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Speeches
Remarks by His Majesty King Abdullah II
At a meeting with participants in "The Challenges Facing Arab Christians" Conference
Amman, Jordan
3 September 2013

(Translated from Arabic)

In the name of God, the Most Merciful, the Compassionate,


Dear brothers, I am pleased to welcome you in your country, Jordan, and salute and thank you for all your good efforts.

Our region is undergoing a state of violence and intra-religious, sectarian, as well as ideological conflicts. We have for long warned against the adverse consequences of such a situation, which produces patterns of behaviour that are alien to our traditions and humanitarian and cultural heritage based on the principles of moderation, tolerance, coexistence and acceptance of others. These common challenges and difficulties, that we face as Muslims and Christians, necessitate concerted efforts and full cooperation among us all to overcome. We should agree on a unifying, rather than divisive, code of conduct.

Our main concern is that such an entrenched negative perception and the state of isolation between the followers of the different religions might undermine the social fabric. This requires all of us to focus on education, and the way we bring up our children to protect the generations to come. This is the responsibility of families and other educational institutions, as well as mosques and churches.

We support every effort to preserve the historical Arab Christian identity, and safeguard the right to worship freely, based on a rule in both the Christian and Islamic faiths that underlines love  of God and love of neighbour, as embodied in the “A Common Word” initiative.

Therefore, I call upon you to promote the process of inter-faith dialogue and focus on maximizing the common elements that unite the followers of different religions and sects. Towards that end, we have been proactive in putting forward several initiatives such as the Amman Message, a Common Word and the World Interfaith Harmony Week.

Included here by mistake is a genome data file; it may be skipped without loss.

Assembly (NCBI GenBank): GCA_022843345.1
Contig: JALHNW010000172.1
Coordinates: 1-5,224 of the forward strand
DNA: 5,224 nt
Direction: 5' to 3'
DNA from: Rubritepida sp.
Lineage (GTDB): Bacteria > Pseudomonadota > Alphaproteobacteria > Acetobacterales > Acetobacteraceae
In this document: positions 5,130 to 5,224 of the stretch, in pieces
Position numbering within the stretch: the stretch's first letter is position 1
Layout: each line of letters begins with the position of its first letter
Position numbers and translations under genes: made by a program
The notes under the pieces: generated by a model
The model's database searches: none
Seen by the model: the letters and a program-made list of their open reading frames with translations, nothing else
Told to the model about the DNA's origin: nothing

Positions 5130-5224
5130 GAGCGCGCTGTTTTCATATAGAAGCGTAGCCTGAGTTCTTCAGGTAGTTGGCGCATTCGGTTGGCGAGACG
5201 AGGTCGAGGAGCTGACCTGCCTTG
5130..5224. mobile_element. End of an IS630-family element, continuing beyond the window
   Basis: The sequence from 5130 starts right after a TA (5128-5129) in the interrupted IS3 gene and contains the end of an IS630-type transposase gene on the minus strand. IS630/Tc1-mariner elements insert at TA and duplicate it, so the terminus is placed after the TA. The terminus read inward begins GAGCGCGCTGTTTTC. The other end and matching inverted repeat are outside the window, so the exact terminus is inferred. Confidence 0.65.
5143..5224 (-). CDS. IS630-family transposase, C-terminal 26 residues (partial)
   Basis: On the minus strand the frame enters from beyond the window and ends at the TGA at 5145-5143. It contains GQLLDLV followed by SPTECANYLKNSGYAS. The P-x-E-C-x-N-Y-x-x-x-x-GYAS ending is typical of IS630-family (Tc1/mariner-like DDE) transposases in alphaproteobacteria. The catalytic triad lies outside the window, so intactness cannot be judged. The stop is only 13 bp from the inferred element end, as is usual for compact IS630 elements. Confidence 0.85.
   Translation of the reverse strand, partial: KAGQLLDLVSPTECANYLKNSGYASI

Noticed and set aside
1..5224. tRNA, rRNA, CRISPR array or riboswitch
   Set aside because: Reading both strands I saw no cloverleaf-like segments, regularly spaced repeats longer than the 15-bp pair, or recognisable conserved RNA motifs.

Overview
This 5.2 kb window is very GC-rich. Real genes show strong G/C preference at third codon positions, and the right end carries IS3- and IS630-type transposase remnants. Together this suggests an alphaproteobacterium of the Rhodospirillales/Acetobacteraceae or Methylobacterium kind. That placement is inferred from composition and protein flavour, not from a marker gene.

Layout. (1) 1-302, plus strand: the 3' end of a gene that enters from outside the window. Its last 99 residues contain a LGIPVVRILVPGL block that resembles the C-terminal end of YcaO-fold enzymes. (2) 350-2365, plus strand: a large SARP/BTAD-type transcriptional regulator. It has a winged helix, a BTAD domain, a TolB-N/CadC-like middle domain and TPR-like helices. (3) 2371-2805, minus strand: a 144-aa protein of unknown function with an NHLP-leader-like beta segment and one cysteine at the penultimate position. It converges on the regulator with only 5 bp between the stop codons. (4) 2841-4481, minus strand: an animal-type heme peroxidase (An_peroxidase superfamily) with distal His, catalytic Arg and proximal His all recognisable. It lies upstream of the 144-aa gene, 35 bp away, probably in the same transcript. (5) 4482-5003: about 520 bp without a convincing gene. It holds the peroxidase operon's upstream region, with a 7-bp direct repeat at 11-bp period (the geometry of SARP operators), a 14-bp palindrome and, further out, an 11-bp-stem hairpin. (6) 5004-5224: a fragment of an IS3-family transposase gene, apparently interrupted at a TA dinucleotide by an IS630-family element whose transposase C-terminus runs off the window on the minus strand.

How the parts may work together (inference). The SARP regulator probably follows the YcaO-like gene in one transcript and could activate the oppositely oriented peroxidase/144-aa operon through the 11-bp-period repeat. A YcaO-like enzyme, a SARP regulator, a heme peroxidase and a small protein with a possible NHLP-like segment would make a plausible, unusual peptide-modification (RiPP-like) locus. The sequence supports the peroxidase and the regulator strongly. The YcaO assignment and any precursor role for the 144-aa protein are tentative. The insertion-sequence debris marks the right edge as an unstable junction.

We are proud that Jordan constitutes a unique model of coexistence and fraternity between Muslims and Christians. We also believe that the protection of the rights of Christians is a duty rather than a favour. Arab Christians have played a key role in building Arab societies, and defending the just causes of our nation.

Arab Christians are the closest to understanding Islam and its true values. We call upon them at this stage to defend Islam, which is subject to a lot of injustice because some are ignorant of the essence of this faith, which preaches tolerance and moderation, and rejects extremism and isolationism.

Jerusalem, which is, regrettably, subject to the worst forms of Judaisation today, stands witness to fourteen centuries of  deep, solid and fraternal relations between Muslims and Christians, enhanced by the Pact of Omar [ibn al-Khattab], and promoted by my grandfather, Sharif Hussein bin Ali, may God bless his soul. My father, late King Al-Hussein, and I continued to follow in his footsteps, with God’s help.

We all have the duty to defend the Arab identity of Jerusalem, and protect its Islamic and Christian holy sites. Arab Christians should cling to their Arab identity. It is our collective duty to stand in the face of all practices aimed at displacing or marginalising them.

In conclusion, I wish you all the success, hoping that you will reach workable recommendations that I will consult thereon with brotherly Arab leaders and the international community to provide the support required to implement them.

Peace, God’s mercy and blessings be upon you.